Tense atmosphere in Beijing

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WITH more than two years until the Opening Ceremony of the Beijing Olympics, to be staged in the spectacular main stadium nicknamed the "Bird's Nest", the facilities may be out of this world but Beijing faces problems that are unlikely to be overcome by the classic Chinese combination of unlimited cash, world-class engineering and infinite resources of manpower.

The Games of the XXIX Olympiad were awarded to Beijing in 2001, the Chinese capital beating off competition from Toronto, Paris, Istanbul and Osaka, China securing sport's ultimate prize at the second time of asking, having been beaten by Sydney for the 2000 Games.

At the International Olympic Committee (IOC) election held in Moscow five years ago, much Olympic angst was expressed in the areas of Beijing's chronic pollution problem, human rights, drugs in sport and another of the city's Achilles Heel, traffic congestion, but the IOC nevertheless took the plunge into the unknown.

Twelve brand new venues, 11 upgraded and nine temporary venues are rapidly emerging from the drab, flat, polluted Beijing cityscape; magnificent feats of design and engineering, but many important issues remain to be resolved

Uppermost in the minds of many is Beijing's extreme summer climate, and indeed this forced organisers to move the games back from their traditional "window" of the last week in July and the first week in August to their confirmed dates of August 8-24.

Barry Gromett of the Met Office sees this as window-dressing, commenting: "Beijing's summer climate is traditionally one of extreme temperatures, high humidity, unpredictable winds and a trend towards violent electrical storms which bring with them the risk of excessive rainfall with the prospect of flooding."

The statistics bear that out. Beijing's average August rainfall is 140mm (5.5 inches) compared with London's 60mm (2.4 inches) and Edinburgh's 77mm (3 inches) with a 49% daily risk of rain and a 26% chance of daily thunderstorms.

Meanwhile, the Chinese capital bakes in August average temperatures of 30C (86F) with afternoons frequently topping the 100F (38C) mark with daily August humidity ranging from over 95% in the mornings, seldom falling below 50% during the afternoons, and averaging 74% during Beijing's Olympic fortnight.

Closely allied to Beijing's still and stifling climate is the city's chronic pollution problem; according to a report last September by the European Space Agency (ESA), the world's largest amount of the smog gas, nitrogen dioxide (NO2), is to be found hanging over Beijing with suspended particle levels reaching a dangerous 300 micrograms per cubic metre.

With the sun rarely more than a dull ochre glow in the Beijing sky, Ken Stevenson of the Ayrshire-based environmental consultants AEA Technology says, "Beijing's pollution emanates from burgeoning car ownership [an estimated 25% of Beijing's 16 million inhabitants now have cars and ownership is rising at over 10% per annum] with generally older commercial and personal vehicles using low-grade fuel and emitting a dangerous cocktail of pollutants including sulphur dioxide, hydrocarbons, particulates and nitrogen dioxide, while industry continues to grow, burning fossil fuels and emission controls are far behind western standards."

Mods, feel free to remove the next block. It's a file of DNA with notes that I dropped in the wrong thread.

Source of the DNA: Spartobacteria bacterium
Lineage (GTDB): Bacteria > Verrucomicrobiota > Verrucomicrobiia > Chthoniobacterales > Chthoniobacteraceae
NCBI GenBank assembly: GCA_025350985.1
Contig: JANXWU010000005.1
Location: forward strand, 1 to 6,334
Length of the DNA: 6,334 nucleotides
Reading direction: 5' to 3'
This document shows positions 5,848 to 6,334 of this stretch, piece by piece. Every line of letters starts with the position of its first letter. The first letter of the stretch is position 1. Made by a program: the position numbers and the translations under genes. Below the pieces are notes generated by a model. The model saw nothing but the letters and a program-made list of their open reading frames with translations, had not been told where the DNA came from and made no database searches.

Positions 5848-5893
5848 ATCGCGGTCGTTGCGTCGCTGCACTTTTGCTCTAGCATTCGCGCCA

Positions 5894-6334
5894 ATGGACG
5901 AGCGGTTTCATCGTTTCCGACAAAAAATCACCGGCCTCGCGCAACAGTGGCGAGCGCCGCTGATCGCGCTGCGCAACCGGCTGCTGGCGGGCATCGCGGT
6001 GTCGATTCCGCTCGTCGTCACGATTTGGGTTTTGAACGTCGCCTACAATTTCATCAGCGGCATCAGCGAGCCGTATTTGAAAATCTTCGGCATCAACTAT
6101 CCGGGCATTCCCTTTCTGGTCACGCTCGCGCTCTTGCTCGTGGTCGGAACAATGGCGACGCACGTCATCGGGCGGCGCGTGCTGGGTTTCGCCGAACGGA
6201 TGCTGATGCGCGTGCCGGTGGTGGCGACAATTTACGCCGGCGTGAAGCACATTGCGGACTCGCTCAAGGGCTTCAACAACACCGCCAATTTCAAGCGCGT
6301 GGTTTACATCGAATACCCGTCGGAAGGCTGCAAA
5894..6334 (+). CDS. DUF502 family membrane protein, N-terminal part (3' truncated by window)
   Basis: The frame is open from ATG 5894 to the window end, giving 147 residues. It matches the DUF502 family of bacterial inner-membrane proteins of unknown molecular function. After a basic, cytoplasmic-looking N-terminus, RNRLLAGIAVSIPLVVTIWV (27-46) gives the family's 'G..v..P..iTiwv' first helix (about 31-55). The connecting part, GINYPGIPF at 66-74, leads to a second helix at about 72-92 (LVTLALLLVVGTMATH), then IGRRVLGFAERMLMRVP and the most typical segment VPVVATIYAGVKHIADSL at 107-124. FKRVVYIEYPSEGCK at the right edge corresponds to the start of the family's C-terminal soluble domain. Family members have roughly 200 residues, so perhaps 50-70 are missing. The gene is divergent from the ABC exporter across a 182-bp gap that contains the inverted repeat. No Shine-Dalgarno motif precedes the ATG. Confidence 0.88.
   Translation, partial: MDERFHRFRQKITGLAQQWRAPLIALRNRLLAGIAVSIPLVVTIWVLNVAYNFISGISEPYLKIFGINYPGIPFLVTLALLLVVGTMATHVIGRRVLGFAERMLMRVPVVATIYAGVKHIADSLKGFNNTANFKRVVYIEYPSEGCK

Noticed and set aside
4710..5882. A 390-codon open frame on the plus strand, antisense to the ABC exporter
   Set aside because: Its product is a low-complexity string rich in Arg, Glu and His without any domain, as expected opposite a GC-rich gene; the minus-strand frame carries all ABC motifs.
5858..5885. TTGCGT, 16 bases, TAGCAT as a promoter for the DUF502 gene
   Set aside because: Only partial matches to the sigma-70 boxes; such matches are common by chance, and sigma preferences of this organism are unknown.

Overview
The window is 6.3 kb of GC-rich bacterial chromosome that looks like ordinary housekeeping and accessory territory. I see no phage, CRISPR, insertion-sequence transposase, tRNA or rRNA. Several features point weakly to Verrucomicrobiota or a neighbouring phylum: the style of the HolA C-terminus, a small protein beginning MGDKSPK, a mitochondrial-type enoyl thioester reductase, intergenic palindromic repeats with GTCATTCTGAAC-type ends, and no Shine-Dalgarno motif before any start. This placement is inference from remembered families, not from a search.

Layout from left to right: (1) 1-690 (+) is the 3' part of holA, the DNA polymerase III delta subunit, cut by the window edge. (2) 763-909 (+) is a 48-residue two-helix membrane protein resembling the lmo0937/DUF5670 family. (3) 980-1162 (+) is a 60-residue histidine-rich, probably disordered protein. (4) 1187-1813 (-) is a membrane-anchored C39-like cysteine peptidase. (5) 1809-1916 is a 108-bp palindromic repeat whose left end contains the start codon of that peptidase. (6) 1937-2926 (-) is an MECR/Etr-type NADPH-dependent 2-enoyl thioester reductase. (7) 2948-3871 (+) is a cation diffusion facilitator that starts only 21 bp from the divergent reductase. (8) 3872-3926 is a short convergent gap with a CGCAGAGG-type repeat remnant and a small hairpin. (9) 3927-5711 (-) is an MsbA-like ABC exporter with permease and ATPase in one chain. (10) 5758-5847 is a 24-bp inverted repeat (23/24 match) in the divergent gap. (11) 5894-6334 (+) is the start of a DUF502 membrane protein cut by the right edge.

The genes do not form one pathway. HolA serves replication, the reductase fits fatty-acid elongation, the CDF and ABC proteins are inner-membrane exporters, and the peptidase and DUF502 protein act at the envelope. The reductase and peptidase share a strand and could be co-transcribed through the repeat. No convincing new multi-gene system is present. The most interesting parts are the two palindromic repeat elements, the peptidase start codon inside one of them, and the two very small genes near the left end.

But he sees little prospect of short-term improvement in time for the Beijing Olympics, saying: "There is a certain amount can be done by restricting vehicle use during the event, but the added complication is the hot, still weather which allows the smog to accumulate and, realistically, two-and-a-half years is not a long time to solve a problem like this."

Dr Marco Cardinale is research manager at the UK's Olympic Medical Institute and is leading the BOA's Beijing acclimatisation project, covering areas such as pollution, climate, diet, clothing and even jet lag.

"The Beijing authorities have assured us that factories will be shut down for a month beforehand, that vehicle use will be regulated and that the pollution situation should be no worse than Athens."

Dr Brian Walker, medical director at the Scottish Institute of Sport, is also concerned about air quality, explaining: "There is anecdotal evidence that pollution irritants will suppress athletic performance and that elite athletes, whose immune systems are generally reduced, can be more susceptible to infections and viruses."

He added: "My primary concern is the effect on athletes' respiratory systems, those with an existing asthmatic condition which could well be exacerbated; those who have exercise-induced asthma and we could well see athletes presenting for the first time at the biggest event of their careers. I am also concerned - based on recent experiences - over food hygiene, having had five athletes return from China with gastroenteritis."

Dr Cardinale considers Beijing's summer climate the main issue for the groundbreaking Olympic Medical Institute, a joint-venture between the BOA and the English Institute of Sport, and says: "It won't be too different from Athens, but we are working to study different options to make sure our athletes and support staff will be able to cope with heat and humidity. China is an unknown quantity and if pollution reduction measures are not undertaken as promised, athletes could be in difficulties. It's absolutely vital they do as promised."

HAVING SUCCESSFULLY BASED THEMSELVES IN Cyprus before and during the Athens Olympics, a 20-man BOA delegation has recently returned from the region and it appears that the island of Macau, three-hours by air from Beijing, will be selected as the preparation camp ahead of the 2008 Olympiad.

A BOA spokesman said: "We looked at options in Beijing itself, Shanghai and Macau and, although it is up to the sports to make the final decision, and some sports like sailing will be in specialist holding camps, Macau offers us excellent facilities, similar climate and culture to Beijing and it is within a reasonable travelling distance to the Olympic city."

Triple Olympic gold medallist Matthew Pinsent raised ethical and child protection issues following a visit to China last year and human rights campaigners celebrated when Beijing organisers dropped controversial plans to stage the beach volleyball event at Tiananmen Square, site of the June 1989 massacre of protesters, an IOC spokesman describing the original proposal as "inappropriate".

Scots Olympic gold medal cyclist Chris Hoy may never have competed in China, but the 30-year-old, whose 1km time trial event is not part of the Beijing cycling programme, is unconcerned about competing there, or what may be taking place behind the Great Wall of China.